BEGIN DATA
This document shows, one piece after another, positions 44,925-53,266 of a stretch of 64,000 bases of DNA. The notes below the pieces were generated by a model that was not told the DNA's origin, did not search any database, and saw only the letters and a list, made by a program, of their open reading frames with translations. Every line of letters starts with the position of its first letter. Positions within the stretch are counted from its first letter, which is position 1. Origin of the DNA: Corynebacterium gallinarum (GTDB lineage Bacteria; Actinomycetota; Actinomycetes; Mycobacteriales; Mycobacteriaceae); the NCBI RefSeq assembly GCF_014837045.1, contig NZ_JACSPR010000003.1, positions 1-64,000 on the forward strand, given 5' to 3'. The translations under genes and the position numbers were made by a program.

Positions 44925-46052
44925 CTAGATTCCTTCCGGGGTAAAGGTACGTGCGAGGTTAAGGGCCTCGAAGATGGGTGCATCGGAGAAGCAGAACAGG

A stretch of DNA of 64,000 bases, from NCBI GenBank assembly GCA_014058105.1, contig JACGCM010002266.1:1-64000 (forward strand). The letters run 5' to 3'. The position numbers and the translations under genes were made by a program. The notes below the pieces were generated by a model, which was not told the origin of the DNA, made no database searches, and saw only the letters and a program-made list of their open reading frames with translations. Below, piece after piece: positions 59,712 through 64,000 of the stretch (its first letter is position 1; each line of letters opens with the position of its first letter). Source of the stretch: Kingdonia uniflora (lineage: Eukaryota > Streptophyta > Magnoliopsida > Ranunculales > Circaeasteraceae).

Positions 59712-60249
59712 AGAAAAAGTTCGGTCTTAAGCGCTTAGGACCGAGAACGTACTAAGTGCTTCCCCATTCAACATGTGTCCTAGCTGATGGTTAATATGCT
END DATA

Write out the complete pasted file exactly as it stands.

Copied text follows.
This document shows, one piece after another, positions 44,925-53,266 of a stretch of 64,000 bases of DNA. The notes below the pieces were generated by a model that was not told the DNA's origin, did not search any database, and saw only the letters and a list, made by a program, of their open reading frames with translations. Every line of letters starts with the position of its first letter. Positions within the stretch are counted from its first letter, which is position 1. Origin of the DNA: Corynebacterium gallinarum (GTDB lineage Bacteria; Actinomycetota; Actinomycetes; Mycobacteriales; Mycobacteriaceae); the NCBI RefSeq assembly GCF_014837045.1, contig NZ_JACSPR010000003.1, positions 1-64,000 on the forward strand, given 5' to 3'. The translations under genes and the position numbers were made by a program.

Positions 44925-46052
44925 CTAGATTCCTTCCGGGGTAAAGGTACGTGCGAGGTTAAGGGCCTCGAAGATGGGTGCATCGGAGAAGCAGAACAGG

A stretch of DNA of 64,000 bases, from NCBI GenBank assembly GCA_014058105.1, contig JACGCM010002266.1:1-64000 (forward strand). The letters run 5' to 3'. The position numbers and the translations under genes were made by a program. The notes below the pieces were generated by a model, which was not told the origin of the DNA, made no database searches, and saw only the letters and a program-made list of their open reading frames with translations. Below, piece after piece: positions 59,712 through 64,000 of the stretch (its first letter is position 1; each line of letters opens with the position of its first letter). Source of the stretch: Kingdonia uniflora (lineage: Eukaryota > Streptophyta > Magnoliopsida > Ranunculales > Circaeasteraceae).

Positions 59712-60249
59712 AGAAAAAGTTCGGTCTTAAGCGCTTAGGACCGAGAACGTACTAAGTGCTTCCCCATTCAACATGTGTCCTAGCTGATGGTTAATATGCT